CALIFORNIA – The California Department of Food and Agriculture has declared a new citrus quarantine in a 95-square-mile area of Rancho Bernardo after detecting a potentially threatening disease during routine inspections, San Diego County reported.
Local officials said the bacterial disease, known as Huanglongbing (HLB), has become a major threat to San Diego’s $115 million annual citrus crop. Infected species can produce bitter, spoiled fruit as the disease kills the tree.
This new quarantine comes after HLB was detected in a residential lime tree in the area and is in addition to the existing alert in the city of Oceanside. The containment covers the area bounded on the north by the intersection of I-15 and Auto Park Way; on the south by Poway Road; on the west by Via De Las Flores; and on the east by Lake Ramona.
The County stressed that the intent of the quarantine is to protect the region’s food supply and support the agricultural economy and environmental sustainability by restricting individuals and businesses from moving citrus nursery stock, plant parts and fruit outside of the quarantine boundaries and their property.
The only exception for shipments is for agricultural enterprises that must meet specific requirements for treatment, cleaning and packaging of commercial fruit prior to shipment.
HLB is not harmful to humans or animals, but could be devastating to the county’s citrus industry. The disease is spread by Asian citrus psyllids, tiny insects that can carry the bacteria when they feed on citrus trees.
“Unfortunately, Huanglongbing is deadly to citrus. Our goal is to prevent this disease from spreading further. By working together, we can all protect our food supply, local agriculture and the environment from this devastating disease,” said San Diego Agriculture Commissioner Ha Dang.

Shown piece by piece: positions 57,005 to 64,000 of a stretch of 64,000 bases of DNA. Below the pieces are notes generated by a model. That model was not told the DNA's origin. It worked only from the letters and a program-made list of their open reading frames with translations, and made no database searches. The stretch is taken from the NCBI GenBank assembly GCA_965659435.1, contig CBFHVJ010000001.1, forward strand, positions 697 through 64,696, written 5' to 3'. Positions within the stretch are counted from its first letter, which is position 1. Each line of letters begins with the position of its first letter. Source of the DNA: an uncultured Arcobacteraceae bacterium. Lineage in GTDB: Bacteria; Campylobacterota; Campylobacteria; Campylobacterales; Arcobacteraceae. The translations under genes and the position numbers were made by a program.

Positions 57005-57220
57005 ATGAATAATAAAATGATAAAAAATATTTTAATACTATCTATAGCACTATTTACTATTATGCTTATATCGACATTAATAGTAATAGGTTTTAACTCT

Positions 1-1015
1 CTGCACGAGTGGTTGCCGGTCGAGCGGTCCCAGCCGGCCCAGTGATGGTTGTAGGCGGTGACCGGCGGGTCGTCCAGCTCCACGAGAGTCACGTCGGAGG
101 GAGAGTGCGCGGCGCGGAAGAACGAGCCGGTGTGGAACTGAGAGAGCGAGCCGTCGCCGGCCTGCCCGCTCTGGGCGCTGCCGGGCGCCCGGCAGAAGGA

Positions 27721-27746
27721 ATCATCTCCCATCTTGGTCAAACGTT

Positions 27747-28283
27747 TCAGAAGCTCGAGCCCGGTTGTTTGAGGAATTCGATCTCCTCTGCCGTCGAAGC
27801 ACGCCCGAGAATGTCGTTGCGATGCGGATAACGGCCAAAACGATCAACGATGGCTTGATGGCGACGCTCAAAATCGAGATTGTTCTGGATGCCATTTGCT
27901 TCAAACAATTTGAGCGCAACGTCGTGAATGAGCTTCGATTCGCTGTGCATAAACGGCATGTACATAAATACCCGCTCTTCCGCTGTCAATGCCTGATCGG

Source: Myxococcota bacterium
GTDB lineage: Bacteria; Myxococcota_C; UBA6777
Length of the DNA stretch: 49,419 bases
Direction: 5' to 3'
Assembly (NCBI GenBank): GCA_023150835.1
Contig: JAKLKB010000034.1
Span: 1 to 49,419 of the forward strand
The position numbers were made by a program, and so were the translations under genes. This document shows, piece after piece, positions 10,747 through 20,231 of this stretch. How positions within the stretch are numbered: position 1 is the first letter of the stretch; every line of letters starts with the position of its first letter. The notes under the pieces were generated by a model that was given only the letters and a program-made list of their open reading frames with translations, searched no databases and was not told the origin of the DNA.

The county’s Department of Agriculture, Weights and Measures is partnering with state and federal regulators to limit the impact on the public and help prevent the spread of the disease. Also, local citrus growers, nurseries and other related businesses are being proactively notified.
In addition, the County reported that tree samples from the affected property and surrounding area are being tested for HLB. If confirmed in other citrus trees in the quarantine zone, state agricultural officials will follow up with treatment and removal of infected trees.
Residents in the quarantine zone were advised to take the following actions: do not move citrus plants, leaves or foliage into or out of the quarantine area; cooperate with agricultural officials who are inspecting trees, taking samples and treating for the pest; consider removing your citrus if you no longer need it; purchase citrus only from reputable local nurseries; report citrus trees that appear to be diseased or dying by contacting the San Diego Department of Agriculture, Weights and Measures.